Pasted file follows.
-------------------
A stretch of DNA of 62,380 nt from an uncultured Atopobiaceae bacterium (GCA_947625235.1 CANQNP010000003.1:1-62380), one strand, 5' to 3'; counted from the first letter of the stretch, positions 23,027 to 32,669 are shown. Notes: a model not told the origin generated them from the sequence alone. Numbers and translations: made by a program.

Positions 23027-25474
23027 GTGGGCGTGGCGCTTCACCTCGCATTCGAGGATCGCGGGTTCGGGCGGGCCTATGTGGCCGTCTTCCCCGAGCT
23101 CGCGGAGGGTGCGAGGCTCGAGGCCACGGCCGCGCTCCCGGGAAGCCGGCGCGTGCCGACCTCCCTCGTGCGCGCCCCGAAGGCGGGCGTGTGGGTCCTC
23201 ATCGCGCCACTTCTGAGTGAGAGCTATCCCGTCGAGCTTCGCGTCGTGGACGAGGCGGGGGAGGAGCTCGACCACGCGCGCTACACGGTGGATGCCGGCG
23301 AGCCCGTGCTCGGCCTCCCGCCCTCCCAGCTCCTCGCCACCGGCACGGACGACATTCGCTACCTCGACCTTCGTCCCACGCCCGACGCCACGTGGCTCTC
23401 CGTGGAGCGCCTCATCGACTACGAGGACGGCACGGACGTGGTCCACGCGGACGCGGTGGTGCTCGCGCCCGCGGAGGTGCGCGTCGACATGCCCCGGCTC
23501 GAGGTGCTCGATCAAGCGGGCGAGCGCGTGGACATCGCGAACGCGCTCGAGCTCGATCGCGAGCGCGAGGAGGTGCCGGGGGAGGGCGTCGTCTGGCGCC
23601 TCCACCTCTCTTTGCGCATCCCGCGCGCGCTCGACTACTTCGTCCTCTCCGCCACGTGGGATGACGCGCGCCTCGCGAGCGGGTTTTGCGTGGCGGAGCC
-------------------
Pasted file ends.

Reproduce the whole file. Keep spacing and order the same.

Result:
A stretch of DNA of 62,380 nt from an uncultured Atopobiaceae bacterium (GCA_947625235.1 CANQNP010000003.1:1-62380), one strand, 5' to 3'; counted from the first letter of the stretch, positions 23,027 to 32,669 are shown. Notes: a model not told the origin generated them from the sequence alone. Numbers and translations: made by a program.

Positions 23027-25474
23027 GTGGGCGTGGCGCTTCACCTCGCATTCGAGGATCGCGGGTTCGGGCGGGCCTATGTGGCCGTCTTCCCCGAGCT
23101 CGCGGAGGGTGCGAGGCTCGAGGCCACGGCCGCGCTCCCGGGAAGCCGGCGCGTGCCGACCTCCCTCGTGCGCGCCCCGAAGGCGGGCGTGTGGGTCCTC
23201 ATCGCGCCACTTCTGAGTGAGAGCTATCCCGTCGAGCTTCGCGTCGTGGACGAGGCGGGGGAGGAGCTCGACCACGCGCGCTACACGGTGGATGCCGGCG
23301 AGCCCGTGCTCGGCCTCCCGCCCTCCCAGCTCCTCGCCACCGGCACGGACGACATTCGCTACCTCGACCTTCGTCCCACGCCCGACGCCACGTGGCTCTC
23401 CGTGGAGCGCCTCATCGACTACGAGGACGGCACGGACGTGGTCCACGCGGACGCGGTGGTGCTCGCGCCCGCGGAGGTGCGCGTCGACATGCCCCGGCTC
23501 GAGGTGCTCGATCAAGCGGGCGAGCGCGTGGACATCGCGAACGCGCTCGAGCTCGATCGCGAGCGCGAGGAGGTGCCGGGGGAGGGCGTCGTCTGGCGCC
23601 TCCACCTCTCTTTGCGCATCCCGCGCGCGCTCGACTACTTCGTCCTCTCCGCCACGTGGGATGACGCGCGCCTCGCGAGCGGGTTTTGCGTGGCGGAGCC